I’ve been thinking again about John Wesley lately.
That might normally be weird. But I find myself going back to this European believer from the 18th century. For one, he was a premier evangelist, and would take his message to the mines to make sure the miners, who wouldn’t normally step into a church, would hear about the message of Jesus. In a time when it was often considered wrong to preach outside of a church building, it was a courageous step.
At the same time, and perhaps more importantly, he thought preaching alone wasn’t enough. Here’s a quote that I took from James Bryan Smith’s The Good and Beautiful God:
In one stark entry in Wesley’s journal, he commented on a time when he failed to establish societies and classes in a region where he had preached. He returned twenty years after a great revival in a region called Pembrokeshire and was grieved to see that no evidence of their evangelistic success remained. He concluded:
“I was more convinced than ever that the preaching like an apostle, without joining together those that are awakened and training them up in the ways of God, is only begetting children for the murderer. How much preaching has there been for these twenty years all over Pembrokeshire! But no regular societies, no discipline, no order or connection. And the consequence is that nine in ten of those once awakened are now faster asleep than ever.”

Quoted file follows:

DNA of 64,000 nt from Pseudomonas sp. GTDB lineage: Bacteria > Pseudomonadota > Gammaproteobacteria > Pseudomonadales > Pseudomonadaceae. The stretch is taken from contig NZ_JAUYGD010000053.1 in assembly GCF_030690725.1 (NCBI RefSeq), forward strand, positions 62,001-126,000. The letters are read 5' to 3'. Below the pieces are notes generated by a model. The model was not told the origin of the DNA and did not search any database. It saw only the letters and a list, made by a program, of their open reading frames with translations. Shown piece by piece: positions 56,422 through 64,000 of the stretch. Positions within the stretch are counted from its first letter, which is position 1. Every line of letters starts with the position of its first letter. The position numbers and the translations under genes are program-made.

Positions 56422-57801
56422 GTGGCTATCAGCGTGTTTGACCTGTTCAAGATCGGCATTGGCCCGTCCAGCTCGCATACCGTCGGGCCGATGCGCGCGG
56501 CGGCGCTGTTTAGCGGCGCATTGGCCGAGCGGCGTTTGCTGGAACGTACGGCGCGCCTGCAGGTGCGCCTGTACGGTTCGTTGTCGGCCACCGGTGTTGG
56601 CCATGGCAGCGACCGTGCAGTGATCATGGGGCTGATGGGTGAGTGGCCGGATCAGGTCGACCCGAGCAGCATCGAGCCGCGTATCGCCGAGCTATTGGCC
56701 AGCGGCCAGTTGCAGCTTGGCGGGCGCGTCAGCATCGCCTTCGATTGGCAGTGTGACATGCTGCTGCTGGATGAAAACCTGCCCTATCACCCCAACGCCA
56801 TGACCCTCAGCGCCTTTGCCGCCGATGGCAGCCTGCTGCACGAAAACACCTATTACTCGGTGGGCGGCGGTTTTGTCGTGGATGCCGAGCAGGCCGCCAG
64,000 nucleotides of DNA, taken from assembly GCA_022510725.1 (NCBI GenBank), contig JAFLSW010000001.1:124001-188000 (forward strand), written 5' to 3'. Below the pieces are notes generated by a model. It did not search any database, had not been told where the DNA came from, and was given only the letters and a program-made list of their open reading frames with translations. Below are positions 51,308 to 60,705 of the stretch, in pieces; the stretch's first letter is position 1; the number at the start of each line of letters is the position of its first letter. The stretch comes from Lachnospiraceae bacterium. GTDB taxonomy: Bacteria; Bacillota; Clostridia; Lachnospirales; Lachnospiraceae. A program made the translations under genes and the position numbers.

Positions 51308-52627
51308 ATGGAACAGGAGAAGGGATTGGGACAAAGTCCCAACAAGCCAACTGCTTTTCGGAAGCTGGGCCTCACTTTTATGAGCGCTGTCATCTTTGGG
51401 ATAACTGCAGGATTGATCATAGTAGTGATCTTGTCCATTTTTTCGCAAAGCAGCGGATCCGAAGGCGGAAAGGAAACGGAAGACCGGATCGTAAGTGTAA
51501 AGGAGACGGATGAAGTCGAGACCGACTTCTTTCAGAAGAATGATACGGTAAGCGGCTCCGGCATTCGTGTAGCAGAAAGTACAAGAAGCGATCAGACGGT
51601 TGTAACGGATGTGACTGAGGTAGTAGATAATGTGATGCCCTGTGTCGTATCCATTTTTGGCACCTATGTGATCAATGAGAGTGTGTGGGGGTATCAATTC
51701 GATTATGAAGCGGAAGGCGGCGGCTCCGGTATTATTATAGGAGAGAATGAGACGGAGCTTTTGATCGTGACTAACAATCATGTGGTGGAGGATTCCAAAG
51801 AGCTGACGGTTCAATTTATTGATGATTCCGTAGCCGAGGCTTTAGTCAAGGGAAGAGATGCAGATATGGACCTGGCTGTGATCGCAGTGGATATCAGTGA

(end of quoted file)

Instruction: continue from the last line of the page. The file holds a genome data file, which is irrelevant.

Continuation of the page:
It’s clearly a cautionary tale. But it’s also amazing that he learned from it, and became unwilling to preach unless structures were put in place to help the new believers continue to mature. It wasn’t either/or for him:
he called people to make decisions for faith, and still wanted to create the structures that would encourage relationships and a growing faith within the community.
When I read that quote, I was floored. That felt like the same pulsing rhythm of my heart. Sure, sometimes a seed will land on hard soil. But if at all possible, I want to help till the fallow ground. And as I soon step into a new role as the director of evangelism for InterVarsity as a whole, I wouldn’t be content having a person make a decision to follow Jesus with their lives, only to turn away because there was no community to join, no structure to support them in their new found faith. I think that’s why I’m so interested in discipleship these days. In over seventeen years of full-time ministry, I’ve seen way too many people — some of my closest friends — walk away from faith. Every time it happens, it undoes me.
While we were walking through our neighborhood last week, praying for it and the nearby campus, I told Beau that ministry any other way doesn’t make sense. He just replied, of course, that it’s the apostolic in me. All people with the apostolic vocation think this way, he continued, and usually think that everyone else should think this way.
I couldn’t help but think: shouldn’t they?